There are many nuances in any court case. A divorce is no different and I have recently run into a few pitfalls from clients who begin their case on their own (aka “Pro Se”). Check out the following for a short list of some major pitfalls so you can learn from those who filed before you!
This is not a substitute for legal advice. This is legal information. This does not create an attorney-client relationship.
- Social Security Numbers: Some of the forms published in Illinois ask for a social security number to be filled out before filing. It is important to either leave this information out (even if it asks for it on the document), or make sure to mark that document as “confidential” when e-filing. For example, the “Certificate for Dissolution of Marriage” has a place to add both the Petitioner and Respondent’s social security number. Remember–the divorce and most of the contents of the divorce are public record. There is almost never a reason to file something confidential, such as an account number, social security number, or even a child’s name, in the divorce filings. Ask an attorney before filing confidential information with the court!
- Summons: Make sure you fill out the address section on the summons and take the second step to bring it to the sheriff’s department for service. Filing this form with the Court seems like enough to have the other person served, but you do need to take that next step! For more detailed information, check out Illinois Legal Aid Online.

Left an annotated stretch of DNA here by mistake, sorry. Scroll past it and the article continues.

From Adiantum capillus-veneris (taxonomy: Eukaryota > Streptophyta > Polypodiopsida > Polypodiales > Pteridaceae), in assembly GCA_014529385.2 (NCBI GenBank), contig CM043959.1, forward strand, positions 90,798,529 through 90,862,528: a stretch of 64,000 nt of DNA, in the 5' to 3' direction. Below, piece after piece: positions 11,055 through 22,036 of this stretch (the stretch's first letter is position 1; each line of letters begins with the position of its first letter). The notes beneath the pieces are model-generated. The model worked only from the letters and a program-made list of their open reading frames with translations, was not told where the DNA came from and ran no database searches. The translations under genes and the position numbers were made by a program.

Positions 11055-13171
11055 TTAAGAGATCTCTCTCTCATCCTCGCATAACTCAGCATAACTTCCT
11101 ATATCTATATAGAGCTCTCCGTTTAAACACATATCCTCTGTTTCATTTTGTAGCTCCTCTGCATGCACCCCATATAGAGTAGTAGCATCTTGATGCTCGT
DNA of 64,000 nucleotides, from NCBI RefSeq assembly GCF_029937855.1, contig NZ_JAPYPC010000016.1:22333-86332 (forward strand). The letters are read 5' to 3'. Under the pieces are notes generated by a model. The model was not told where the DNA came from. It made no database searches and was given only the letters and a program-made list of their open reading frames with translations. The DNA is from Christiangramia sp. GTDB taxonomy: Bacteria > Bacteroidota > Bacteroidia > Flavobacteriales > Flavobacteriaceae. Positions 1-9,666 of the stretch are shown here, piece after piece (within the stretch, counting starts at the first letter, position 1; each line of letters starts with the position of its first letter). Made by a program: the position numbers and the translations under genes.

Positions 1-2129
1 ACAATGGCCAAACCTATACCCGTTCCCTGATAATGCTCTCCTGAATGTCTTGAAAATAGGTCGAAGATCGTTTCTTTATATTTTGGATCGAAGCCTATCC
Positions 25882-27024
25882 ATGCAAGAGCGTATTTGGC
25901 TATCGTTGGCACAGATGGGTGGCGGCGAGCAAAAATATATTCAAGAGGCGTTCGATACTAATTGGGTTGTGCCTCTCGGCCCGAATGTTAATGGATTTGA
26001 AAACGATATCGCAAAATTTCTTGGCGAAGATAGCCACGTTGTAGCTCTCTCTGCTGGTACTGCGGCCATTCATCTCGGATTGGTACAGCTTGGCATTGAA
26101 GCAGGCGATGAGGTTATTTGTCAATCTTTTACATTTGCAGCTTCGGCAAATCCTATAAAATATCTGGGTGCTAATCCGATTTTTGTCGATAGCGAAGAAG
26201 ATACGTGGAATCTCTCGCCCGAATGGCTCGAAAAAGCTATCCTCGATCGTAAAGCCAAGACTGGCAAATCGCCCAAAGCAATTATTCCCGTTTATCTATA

- Timelines: If there are children involved, there is a short window of time where you are required to file a proposed parenting plan with the court (aka a visitation or custody schedule–the language changed in Illinois in January 2016). The proposed parenting plan is typically due within 120 days of the original filing. This can go by quickly when you are focused on so many things in a divorce so try and get it done sooner rather than later!